In 1879, the miners in Maryport went on strike. Their wages had been cut by 37 per cent. The region was suffering in the economic recession. The west Cumberland iron miners were working only nine days out of twelve. Weavers in Carlisle and threadworkers in Cockermouth were forced to take a pay cut of ten per cent. Pay cuts and unemployment were exacerbated by poor and late harvests on the farms. Thirty years later families in Egremont “were begging for food . . . not having any money at all” and soup kitchens were opened in the town.
Life in the nineteenth century could be very hard. People sought to escape overseas, to the colonies, to Canada, Australia, New Zealand, and to the United States. They sought a better life, often pursuing the life they had known back home, working on the land or going down the mines.
This vast movement of people, that, in little more than two centuries populated the Americas and Australasia, is one of the most momentous occurrences in human history. Many left England, perhaps over five million in the latter half of the nineteenth century alone, and Cumberland and Westmorland played their part.
In that period the population of England and Wales increased by eighty per cent. During the same years the number of people in Cumberland rose by just over a third and in Westmorland by less than twenty per cent. New people were coming to the two counties, but many more were leaving to find work in the expanding industrial and urban areas elsewhere in Britain or taking the huge step of emigrating to a strange and unknown country.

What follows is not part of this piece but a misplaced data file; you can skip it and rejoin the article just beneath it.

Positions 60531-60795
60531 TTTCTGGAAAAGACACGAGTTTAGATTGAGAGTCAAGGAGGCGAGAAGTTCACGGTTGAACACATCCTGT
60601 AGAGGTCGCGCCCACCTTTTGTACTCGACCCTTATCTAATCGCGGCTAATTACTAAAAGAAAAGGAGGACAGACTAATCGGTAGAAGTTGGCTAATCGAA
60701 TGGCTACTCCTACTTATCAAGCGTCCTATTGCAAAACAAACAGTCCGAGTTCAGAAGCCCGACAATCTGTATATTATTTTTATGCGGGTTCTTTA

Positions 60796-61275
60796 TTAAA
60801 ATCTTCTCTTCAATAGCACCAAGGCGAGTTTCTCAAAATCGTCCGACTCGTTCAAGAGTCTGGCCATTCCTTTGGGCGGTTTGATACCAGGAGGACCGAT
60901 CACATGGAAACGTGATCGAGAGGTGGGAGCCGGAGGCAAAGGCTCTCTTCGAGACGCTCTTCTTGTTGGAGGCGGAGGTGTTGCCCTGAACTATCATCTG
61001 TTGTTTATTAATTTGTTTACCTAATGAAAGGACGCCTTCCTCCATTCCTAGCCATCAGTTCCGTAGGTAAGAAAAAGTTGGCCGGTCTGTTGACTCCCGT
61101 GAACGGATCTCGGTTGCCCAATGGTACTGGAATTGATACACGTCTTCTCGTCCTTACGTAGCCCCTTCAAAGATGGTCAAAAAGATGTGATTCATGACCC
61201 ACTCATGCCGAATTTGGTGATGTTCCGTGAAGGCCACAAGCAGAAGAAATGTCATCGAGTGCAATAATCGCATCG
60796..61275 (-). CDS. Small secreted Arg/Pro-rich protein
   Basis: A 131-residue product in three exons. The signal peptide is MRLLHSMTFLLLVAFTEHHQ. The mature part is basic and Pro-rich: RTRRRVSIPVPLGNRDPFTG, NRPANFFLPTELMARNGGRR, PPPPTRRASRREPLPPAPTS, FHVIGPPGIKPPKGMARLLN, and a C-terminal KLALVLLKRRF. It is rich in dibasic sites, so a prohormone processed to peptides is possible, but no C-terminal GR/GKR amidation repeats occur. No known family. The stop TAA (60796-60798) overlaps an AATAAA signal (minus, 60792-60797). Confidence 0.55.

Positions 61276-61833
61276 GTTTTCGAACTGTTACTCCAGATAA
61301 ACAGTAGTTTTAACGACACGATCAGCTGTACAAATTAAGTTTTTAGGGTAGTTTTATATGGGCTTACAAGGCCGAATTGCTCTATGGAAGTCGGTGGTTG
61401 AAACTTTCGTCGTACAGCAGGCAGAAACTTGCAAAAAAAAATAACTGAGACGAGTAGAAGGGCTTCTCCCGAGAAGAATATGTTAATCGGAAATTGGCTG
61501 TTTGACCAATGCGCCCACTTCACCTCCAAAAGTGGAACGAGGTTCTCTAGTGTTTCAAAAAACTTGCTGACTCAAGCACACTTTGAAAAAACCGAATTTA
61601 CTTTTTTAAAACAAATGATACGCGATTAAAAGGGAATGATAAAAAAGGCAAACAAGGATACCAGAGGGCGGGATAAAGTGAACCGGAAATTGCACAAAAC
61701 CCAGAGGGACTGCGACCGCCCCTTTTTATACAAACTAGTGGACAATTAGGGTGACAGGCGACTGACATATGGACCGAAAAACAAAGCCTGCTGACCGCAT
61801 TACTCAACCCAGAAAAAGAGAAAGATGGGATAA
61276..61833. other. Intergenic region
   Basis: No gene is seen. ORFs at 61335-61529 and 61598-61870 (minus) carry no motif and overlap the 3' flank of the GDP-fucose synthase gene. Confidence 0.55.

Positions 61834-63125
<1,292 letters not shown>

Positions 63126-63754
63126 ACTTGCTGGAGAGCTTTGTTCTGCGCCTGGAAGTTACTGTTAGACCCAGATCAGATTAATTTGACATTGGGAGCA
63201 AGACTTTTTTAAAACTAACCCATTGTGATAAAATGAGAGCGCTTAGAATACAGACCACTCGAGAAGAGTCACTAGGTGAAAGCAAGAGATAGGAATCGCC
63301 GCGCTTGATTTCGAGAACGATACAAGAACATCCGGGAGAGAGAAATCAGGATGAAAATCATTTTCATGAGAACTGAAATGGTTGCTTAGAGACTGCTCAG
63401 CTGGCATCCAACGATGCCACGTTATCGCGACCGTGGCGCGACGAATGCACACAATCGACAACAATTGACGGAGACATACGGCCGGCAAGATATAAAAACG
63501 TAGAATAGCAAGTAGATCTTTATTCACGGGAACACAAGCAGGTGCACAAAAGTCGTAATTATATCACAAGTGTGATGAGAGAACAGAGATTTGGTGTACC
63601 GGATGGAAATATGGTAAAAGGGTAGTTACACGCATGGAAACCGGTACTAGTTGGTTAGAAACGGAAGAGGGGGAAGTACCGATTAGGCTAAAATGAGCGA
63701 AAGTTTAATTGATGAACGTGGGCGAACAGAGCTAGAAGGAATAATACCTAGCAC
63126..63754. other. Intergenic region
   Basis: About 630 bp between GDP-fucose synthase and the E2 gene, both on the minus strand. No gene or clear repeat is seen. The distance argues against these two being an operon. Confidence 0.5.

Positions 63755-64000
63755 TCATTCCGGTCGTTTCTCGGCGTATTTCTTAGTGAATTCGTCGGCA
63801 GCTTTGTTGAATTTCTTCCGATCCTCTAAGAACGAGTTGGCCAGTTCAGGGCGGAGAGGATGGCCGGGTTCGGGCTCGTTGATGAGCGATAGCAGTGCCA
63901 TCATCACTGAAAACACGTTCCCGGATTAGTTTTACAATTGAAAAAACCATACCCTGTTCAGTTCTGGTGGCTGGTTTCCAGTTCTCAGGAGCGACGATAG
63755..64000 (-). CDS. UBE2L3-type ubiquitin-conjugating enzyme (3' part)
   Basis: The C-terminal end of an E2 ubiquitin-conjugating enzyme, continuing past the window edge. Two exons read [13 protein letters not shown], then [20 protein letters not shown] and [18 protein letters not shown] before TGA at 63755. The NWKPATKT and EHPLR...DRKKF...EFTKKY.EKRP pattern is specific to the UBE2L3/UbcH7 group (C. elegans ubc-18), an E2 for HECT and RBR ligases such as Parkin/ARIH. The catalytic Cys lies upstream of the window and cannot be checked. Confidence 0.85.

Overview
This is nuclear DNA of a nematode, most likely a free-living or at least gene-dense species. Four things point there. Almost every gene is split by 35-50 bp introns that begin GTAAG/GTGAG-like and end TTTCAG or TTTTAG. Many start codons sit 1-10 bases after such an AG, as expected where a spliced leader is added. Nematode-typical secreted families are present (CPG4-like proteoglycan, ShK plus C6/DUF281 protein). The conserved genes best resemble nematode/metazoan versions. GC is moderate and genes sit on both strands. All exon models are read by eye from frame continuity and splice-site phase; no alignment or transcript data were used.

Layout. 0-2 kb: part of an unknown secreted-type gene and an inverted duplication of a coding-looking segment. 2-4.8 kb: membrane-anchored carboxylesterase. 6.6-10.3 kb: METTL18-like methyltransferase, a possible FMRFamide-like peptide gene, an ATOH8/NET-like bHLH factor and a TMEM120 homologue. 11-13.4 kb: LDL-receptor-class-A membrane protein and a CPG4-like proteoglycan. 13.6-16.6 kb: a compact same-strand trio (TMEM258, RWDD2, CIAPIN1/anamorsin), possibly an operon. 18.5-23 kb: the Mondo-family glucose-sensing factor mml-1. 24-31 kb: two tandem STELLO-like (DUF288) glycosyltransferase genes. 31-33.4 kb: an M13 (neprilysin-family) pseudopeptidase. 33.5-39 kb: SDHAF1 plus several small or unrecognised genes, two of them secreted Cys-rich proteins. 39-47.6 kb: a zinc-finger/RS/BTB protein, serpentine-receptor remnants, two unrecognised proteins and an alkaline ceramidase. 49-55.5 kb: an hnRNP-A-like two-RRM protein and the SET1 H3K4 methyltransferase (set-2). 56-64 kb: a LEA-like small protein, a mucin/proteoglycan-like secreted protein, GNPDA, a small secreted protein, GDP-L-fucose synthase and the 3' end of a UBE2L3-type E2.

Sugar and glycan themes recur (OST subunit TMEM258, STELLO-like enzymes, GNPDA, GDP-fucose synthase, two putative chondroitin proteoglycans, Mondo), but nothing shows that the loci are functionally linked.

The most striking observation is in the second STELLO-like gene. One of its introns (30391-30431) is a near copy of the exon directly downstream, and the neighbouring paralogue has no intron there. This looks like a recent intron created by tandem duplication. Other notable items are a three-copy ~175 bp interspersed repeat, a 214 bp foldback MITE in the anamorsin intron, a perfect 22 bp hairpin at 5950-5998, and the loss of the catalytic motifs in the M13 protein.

They were pushed by poverty, but they were also pulled by the possibilities that an adventurous new life might offer. Some made their fortunes. William Workman from Clifton, just south of Penrith, became a pioneer of the American West, owned land in San Francisco, including Alcatraz, and became a leading banker and a founding citizen of Los Angeles. Andrew Veitch, having worked on the railways in Carlisle, rose to become General Superintendent of the Chicago-Alton Railroad. Fisher Thwaites of Keswick, having began life in Australia as a fencer, came to own an extensive sheep run which, like many of his fellow migrants, nostalgic for his home country, he named Newlands. In 1873, William Collins, who was living in the Orange Free State in South Africa, named his farm St. Bees.
The emigrants – often the men went first and their wives and families followed later – took much of their home culture with them. There are Carlisles, Penriths, Wigtons and Whitehavens around the world.
Margaret Shepherd, an Emeritus Fellow of Wolfson College, Cambridge, has undertaken the immense task of uncovering the lives of the thousands of anonymous people who made up the emigration statistics of the nineteenth century. Through their descendants, through local newspapers and through the letters and documents and other traces, she has discovered the lives of four thousand people who emigrated from these counties in that remarkable century of change and growth, of terrible poverty and immense wealth.
Her study provides a balanced, quantified picture of where the people came from and where they went,. It also enables us to see something of who they were, the lives they led before and after emigration and their successes and failures. We catch a glimpse of brave, sometimes desperate people, undertaking the greatest adventure of their lives. It is a fascinating, little regarded and vitally important part of our local history.
Doctor Shepherd is a leading expert in historical population studies, and this interesting and scholarly book will be essential reading for anyone concerned with the history of Cumbria.